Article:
Gillette India addresses toxic masculinity and Byron Sharp urges marketers to ‘stay skeptical’ of programmatic

Gillette India addresses toxic masculinity with #ManEnough

Gillette India has added to the razor brand’s growing number of videos addressing the issue of toxic masculinity (see here and here) and asking why it’s still not permissible for men to be seen shedding tears or showing emotion.

Developed by Grey Group, the new two-and-a-half minute film “#ManEnough,” follows the story of Lt. Colonel Manoj Kumar Sinha, who was told by his father—a former airforce general—to be “tough and strong” while growing up. When Sinha is gravely injured during combat, he remains stoic in front of his family. “I hid my pain like dad would want me to,” he says.

The spot concludes with the two men tearfully bonding in Sinha’s hospital bed, and the father helping his injured son shave. “That’s the day we both realized that showing what you really feel doesn’t make you less of a man,” says the voiceover. “Raising a strong boy also meant telling him it was okay. It was okay for boys to cry. Men can cry. Even soldiers can cry.”

Byron Sharp issues strong warning about programmatic

The hugely influential marketing expert and author of How Brands Grow, Byron Sharp, this week advised marketers to be skeptical of the exaggerated promises of programmatic ad tech.

On his blog, Sharp compared grand promises about programmatic with the big talk about CRM a couple of decades ago: consultants promised that small improvements in loyalty would drive huge profits. “The returns from CRM investment turned out to be less than stellar, there was plenty of over-investment,” he wrote.

A similar scenario is playing out with programmatic today, he said. It should be about the efficient trading of cheap digital inventory at scale. “Unfortunately, again, this just isn’t sexy enough for the sales consultants.  So again we have overblown promises based on marketing theory and fashion not facts.”

They promise deeper relationships with customers, hyper targeting, zero wastage, and the ability to reach consumers “just at the moment they are most susceptible to persuasion.” Sharp isn’t buying it. “Stay skeptical,” he wrote.

South Dakota has meth problem

Why was everyone talking about being “On Meth” this week?

Meth addiction is the subject of a new awareness campaign from the Government of South Dakota and Minneapolis agency Broadhead (which reportedly billed $449,000 for it). The idea was to capture attention about the methamphetamine epidemic in the state, with average South Dakotans earnestly proclaiming, “Meth, I’m on it” to convey the message that meth is a problem for everyone, not just the people addicted. But the blunt headline, juxtaposed with people who definitely do not look like meth addicts, became fodder for ridicule in social media.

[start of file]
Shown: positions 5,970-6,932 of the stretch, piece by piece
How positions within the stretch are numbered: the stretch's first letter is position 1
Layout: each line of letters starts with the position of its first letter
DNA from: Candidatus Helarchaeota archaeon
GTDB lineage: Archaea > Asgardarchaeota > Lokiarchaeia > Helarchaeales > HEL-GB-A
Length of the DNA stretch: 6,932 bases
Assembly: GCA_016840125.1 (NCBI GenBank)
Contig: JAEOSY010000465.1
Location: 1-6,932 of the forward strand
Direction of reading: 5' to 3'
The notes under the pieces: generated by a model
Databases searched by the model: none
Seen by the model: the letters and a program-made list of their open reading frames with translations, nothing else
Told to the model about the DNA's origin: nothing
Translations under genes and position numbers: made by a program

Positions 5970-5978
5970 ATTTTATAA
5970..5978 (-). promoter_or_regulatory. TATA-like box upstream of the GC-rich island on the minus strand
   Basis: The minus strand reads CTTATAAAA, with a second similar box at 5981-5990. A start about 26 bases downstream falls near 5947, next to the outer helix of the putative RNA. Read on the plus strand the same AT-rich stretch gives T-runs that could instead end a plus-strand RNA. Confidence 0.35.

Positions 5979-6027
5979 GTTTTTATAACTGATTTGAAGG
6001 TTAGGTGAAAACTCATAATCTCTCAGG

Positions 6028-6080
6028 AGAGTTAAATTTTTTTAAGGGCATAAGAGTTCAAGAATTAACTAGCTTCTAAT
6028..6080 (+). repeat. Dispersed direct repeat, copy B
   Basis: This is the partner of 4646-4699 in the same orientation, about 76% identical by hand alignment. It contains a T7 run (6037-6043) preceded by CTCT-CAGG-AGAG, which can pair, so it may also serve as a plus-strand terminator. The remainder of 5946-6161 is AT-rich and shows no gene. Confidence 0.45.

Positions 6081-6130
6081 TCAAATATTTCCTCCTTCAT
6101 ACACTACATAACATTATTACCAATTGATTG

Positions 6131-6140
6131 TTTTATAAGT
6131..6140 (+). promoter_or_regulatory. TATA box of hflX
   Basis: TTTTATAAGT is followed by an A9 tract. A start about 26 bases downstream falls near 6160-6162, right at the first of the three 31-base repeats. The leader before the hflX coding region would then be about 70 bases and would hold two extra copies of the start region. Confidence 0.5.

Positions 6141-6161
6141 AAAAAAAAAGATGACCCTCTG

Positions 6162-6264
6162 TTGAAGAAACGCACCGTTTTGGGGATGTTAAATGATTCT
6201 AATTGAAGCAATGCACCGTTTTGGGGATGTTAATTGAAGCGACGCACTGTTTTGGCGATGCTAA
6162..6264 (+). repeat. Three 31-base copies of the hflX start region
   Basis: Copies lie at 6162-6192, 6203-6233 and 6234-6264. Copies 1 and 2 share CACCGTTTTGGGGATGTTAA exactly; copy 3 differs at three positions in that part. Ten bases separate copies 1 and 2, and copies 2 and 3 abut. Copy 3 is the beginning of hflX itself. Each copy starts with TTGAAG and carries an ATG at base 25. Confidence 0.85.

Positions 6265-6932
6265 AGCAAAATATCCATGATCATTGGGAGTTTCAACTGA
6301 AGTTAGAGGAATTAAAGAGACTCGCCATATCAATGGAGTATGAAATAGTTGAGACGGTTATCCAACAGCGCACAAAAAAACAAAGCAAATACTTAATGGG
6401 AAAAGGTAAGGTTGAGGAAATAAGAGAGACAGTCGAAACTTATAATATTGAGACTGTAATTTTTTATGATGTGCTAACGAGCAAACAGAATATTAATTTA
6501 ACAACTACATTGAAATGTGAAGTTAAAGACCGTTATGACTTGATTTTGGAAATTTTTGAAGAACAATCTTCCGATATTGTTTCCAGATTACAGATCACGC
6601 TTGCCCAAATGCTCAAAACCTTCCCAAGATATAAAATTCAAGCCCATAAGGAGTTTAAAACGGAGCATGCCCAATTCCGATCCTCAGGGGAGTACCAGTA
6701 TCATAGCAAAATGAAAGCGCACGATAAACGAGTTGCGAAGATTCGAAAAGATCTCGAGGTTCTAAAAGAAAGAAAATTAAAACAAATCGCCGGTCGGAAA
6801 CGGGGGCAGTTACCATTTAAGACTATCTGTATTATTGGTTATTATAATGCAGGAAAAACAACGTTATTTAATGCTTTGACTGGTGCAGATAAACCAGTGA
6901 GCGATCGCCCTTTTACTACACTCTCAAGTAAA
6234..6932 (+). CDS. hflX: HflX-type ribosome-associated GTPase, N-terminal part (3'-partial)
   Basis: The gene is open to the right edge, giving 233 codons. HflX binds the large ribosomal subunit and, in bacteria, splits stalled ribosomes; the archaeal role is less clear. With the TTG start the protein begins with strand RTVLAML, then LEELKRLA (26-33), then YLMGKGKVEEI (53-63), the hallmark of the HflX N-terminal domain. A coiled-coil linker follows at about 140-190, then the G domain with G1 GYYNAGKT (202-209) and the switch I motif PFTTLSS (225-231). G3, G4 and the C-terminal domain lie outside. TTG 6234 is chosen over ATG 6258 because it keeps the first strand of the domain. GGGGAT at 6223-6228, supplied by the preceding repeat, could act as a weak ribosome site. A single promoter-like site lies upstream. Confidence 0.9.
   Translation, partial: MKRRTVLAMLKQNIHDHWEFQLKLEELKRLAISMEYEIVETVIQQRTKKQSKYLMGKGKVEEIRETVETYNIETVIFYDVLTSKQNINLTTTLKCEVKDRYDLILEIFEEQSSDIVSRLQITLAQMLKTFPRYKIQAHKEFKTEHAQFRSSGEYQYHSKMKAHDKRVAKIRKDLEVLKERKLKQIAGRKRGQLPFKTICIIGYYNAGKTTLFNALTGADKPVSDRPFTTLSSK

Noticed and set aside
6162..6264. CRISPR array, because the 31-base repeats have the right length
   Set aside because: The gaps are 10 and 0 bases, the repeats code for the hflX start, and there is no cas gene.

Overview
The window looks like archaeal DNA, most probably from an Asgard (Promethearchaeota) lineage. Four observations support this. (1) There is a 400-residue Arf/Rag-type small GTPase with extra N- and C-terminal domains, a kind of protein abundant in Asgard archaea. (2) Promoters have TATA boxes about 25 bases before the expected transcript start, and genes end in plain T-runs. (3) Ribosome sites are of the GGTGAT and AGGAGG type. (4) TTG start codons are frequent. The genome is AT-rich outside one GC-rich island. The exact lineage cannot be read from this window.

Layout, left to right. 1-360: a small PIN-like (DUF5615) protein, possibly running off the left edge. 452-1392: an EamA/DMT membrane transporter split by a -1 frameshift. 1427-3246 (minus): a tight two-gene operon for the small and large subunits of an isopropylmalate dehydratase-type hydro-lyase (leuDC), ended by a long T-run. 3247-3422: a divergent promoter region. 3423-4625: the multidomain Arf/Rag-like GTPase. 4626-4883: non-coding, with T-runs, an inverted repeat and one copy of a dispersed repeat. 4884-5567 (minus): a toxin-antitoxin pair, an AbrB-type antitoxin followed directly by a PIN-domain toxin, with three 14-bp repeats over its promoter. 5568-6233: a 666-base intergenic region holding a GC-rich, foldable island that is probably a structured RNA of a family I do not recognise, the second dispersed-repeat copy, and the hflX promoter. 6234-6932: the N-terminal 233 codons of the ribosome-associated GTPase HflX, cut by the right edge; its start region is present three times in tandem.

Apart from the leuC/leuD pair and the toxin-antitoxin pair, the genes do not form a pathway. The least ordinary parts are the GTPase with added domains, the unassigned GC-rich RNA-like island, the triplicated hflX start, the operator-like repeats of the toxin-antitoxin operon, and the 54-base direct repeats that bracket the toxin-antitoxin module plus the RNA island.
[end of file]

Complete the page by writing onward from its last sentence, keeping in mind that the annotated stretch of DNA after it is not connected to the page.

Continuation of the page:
The campaign includes TV, radio, billboard, social and the website, which provides resources for those seeking help for meth addiction. “South Dakota’s meth crisis is growing at an alarming rate,” said South Dakota Gov. Kristi Noem in a release introducing the campaign on Monday. “It impacts every community in our state and threatens the success of the next generation. It is filling our jails and prisons, clogging our court systems, and stretching our drug treatment capacity while destroying people and their families. This is our problem, and together, we need to get on it.”

Later the same day, Noem took to Twitter to respond to those mocking the campaign.

Light-blocking Apple ad taken down

A controversial out-of-home “mega ad”—most recently promoting the new iPhone 11—that had been blocking light and obscuring the view of the low-income residents in a London apartment building, has been taken down.

According to the Independent, the 120 square-metre ad covered a large section of the building’s exterior, including the windows of up to 19 apartment units. The hoarding had been in place for up to three years, said the report. Google, Amazon and Nike all appear to have advertised in that space since 2016.

Residents said the ad blocked out the sunlight and restricted their view, making them feel isolated and claustrophobic. One resident said he was admonished by the landlord for attempting to cut a hole in the ad with a knife.

A local political candidate called the ad a “gross insult” to the community, and served to underscore how multinational companies selling glamorous products are hiding the “brutal reality” of urban poverty.

The ad was installed by an out-of-home advertising company called Blow Up Media, which specializes in what it describes as “large-format, premium outdoor advertising spaces.” Company representatives declined to comment when contacted by the Independent.

Chris Powell